Damn, what am I thinking about, isn’t what I just wrote already being practiced under the Patriot Act?

    Baal said:

    Were on a fast slouch to a police state.

    I don’t think we are slouching towards a police state, its already here.

    Its all over but the shouting.

    Now would be the time to throw a few monkey wrenches. In a strictly legal manner of course.

  19. sosw says

    What would happen in the US if the companies flat out refused to co-operate unless there was a valid warrant/court order?

    I used to work for an organization that was occasionally asked by police to monitor certain individuals, which would be illegal either for us or the police to do without a court order. We would refuse, and would not hear back from them again.

    Do the corporations co-operate with the police out of fear of potential consequences, because of blind obedience to authority or simply because they don’t care?

  20. says

    sosw “I used to work for an organization that was occasionally asked by police to monitor certain individuals, which would be illegal either for us or the police to do without a court order. We would refuse, and would not hear back from them again.”
    You were clearly not employed by a good Corporate Citizen, devoid of normative values, beholden only to maximize returns for shareholders.

    “Do the corporations co-operate with the police out of fear of potential consequences, because of blind obedience to authority or simply because they don’t care?”
    1. “It’s not our ass in the fire if this goes sour. The government is behind us.” (see: Retroactive telecom immunity)
    2. “If we don’t do it, some other company will.”
    3. “Hey! Free money!”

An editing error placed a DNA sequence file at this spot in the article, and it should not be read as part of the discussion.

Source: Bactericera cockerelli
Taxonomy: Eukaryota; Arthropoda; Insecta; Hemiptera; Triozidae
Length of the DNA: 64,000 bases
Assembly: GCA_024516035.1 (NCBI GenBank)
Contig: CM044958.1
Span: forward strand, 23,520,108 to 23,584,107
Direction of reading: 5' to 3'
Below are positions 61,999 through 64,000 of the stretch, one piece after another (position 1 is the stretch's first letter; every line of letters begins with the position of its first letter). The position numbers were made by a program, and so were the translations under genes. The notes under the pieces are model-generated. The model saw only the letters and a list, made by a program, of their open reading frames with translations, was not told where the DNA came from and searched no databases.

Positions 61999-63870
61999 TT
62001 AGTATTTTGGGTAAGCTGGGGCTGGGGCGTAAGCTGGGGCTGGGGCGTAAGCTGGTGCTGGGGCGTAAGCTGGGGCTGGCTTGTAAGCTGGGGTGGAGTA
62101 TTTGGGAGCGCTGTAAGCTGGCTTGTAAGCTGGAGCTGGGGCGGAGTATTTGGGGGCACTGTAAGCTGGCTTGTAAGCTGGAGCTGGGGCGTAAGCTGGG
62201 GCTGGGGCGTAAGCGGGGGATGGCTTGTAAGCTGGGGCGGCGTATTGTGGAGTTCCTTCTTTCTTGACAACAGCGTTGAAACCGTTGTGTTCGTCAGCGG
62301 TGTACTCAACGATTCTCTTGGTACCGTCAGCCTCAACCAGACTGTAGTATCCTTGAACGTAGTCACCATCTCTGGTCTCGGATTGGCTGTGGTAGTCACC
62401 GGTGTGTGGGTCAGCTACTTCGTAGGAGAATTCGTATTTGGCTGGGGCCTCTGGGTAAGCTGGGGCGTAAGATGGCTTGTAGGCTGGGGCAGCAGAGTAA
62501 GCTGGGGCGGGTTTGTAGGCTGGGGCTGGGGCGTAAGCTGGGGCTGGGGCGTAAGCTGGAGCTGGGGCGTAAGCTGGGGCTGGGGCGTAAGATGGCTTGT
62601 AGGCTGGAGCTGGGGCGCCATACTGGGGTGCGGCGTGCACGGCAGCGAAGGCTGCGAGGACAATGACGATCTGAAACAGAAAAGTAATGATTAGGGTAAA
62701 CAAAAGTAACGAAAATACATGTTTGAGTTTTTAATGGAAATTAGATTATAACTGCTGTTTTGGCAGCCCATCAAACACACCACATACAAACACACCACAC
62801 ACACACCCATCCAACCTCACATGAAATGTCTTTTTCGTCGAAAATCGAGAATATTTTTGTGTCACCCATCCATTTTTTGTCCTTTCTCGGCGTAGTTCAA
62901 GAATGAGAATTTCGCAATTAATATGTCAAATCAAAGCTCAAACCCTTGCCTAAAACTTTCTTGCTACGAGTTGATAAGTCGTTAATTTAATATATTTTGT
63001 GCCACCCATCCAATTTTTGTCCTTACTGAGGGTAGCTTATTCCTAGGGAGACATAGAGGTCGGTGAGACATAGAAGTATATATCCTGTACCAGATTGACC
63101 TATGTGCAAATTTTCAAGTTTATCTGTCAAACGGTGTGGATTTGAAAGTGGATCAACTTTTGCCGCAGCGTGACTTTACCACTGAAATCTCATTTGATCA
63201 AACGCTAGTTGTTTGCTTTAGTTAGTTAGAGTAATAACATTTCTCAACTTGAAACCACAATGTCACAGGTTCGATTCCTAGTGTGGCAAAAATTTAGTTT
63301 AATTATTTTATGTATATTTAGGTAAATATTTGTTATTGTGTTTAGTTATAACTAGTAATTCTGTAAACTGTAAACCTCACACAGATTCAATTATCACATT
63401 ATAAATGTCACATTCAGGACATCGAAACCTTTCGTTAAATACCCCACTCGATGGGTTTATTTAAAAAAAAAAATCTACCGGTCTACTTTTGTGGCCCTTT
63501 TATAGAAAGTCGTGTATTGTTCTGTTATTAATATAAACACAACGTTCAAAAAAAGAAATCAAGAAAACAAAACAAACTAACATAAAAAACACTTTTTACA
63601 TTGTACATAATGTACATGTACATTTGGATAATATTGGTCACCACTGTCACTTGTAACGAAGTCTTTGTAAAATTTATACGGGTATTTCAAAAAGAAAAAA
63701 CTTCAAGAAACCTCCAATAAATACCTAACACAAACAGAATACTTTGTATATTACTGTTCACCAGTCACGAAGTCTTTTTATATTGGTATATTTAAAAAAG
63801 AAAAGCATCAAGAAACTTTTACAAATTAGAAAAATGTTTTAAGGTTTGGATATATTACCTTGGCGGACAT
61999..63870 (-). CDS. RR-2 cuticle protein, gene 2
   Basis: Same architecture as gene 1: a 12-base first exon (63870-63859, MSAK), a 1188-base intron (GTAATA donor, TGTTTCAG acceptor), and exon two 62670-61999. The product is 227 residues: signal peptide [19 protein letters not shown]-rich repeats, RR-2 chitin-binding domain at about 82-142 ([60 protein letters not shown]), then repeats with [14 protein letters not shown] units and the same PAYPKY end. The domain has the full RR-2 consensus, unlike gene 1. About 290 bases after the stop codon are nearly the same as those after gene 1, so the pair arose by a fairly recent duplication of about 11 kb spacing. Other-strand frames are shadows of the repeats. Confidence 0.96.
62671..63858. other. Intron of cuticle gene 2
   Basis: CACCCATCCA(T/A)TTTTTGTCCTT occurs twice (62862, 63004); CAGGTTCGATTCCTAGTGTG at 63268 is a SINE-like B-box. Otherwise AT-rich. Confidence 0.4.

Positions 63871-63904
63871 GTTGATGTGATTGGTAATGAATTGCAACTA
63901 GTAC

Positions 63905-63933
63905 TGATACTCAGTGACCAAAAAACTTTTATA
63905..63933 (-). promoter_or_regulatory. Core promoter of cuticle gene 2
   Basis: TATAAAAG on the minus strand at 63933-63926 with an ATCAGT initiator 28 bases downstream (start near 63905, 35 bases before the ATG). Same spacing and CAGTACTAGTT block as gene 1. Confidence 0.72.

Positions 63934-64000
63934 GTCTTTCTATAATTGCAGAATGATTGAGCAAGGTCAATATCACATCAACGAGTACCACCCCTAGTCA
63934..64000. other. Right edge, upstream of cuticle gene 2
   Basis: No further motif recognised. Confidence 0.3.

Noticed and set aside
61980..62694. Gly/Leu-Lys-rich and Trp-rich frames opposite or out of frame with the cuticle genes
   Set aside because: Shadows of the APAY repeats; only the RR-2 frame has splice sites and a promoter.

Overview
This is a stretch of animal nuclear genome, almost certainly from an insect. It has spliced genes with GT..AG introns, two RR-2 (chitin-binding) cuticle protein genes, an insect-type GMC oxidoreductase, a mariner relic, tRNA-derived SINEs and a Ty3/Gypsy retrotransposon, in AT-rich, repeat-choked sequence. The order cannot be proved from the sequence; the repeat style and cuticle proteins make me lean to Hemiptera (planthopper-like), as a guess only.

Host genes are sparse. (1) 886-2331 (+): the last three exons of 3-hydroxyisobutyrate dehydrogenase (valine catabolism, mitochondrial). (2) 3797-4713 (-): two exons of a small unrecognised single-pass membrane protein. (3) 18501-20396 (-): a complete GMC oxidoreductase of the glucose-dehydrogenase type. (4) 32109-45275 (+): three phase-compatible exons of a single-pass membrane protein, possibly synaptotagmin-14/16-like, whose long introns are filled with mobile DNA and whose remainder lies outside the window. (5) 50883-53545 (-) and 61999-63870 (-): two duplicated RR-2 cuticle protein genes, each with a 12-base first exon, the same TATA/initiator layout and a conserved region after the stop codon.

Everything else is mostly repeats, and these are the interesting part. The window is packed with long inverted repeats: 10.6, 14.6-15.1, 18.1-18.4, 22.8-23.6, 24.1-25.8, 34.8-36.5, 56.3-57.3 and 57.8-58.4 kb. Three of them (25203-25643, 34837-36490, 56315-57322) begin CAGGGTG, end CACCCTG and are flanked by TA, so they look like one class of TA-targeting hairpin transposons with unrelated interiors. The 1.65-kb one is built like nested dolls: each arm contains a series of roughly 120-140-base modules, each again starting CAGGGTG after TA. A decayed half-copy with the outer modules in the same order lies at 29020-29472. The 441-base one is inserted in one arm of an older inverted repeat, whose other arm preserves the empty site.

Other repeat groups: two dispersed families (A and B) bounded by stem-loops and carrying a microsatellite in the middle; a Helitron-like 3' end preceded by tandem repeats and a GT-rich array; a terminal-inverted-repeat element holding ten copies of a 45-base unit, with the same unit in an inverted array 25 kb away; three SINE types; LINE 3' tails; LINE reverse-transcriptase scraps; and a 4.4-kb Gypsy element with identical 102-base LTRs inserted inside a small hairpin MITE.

21. frankenzap says

    Mobile phones CAN NOT be tracked if they are off. The same for retrieving sms/text messages or any other data. People or places that obtain that information only needed to know how to request it.
    Another type of tool that exists for people or organizations that want to listen in can be found at this site:
    http://www.cellularintercept.com/
    ANY electronic communication to or from ANY other device or account is stored in at least one location and has been for over two decades. Additionally, as long as the phone is turned on, people with the proper access can unmute the microphone in a phone and tell that phone to start transmitting on any channel they choose. This means that with the phone on a table or pocket or purse, they can eavesdrop on conversation in the room you are in and the phone will not indicate that it is in use. Understand that and act accordingly. Don’t say anything that you don’t want to come back at you – either by speaking or typing.
    I am not aware of any phones that are active when turned off but, that does not mean that they don’t exist.
    If the receiver is active while turned off, it can be sent any number of commands including transmit room audio.
    I have a flashing battery from the ’90s. When a phone rings, a call is in progress, when the phone is turned on or off, the thing flashes if it is near my phone. Also about every 15 or so minutes it goes off. This is most likely the phone sending the local tower it’s “I am here” message. Getting a device like that will tell you if your phone’s transmitter is on.
    To summarize, remove the battery from your phone if you are concerned and don’t say/send/store anything you shouldn’t.
    Big Brother IS watching.

  22. says

    What would happen in the US if the companies flat out refused to co-operate unless there was a valid warrant/court order?

    They might actually have to pay taxes!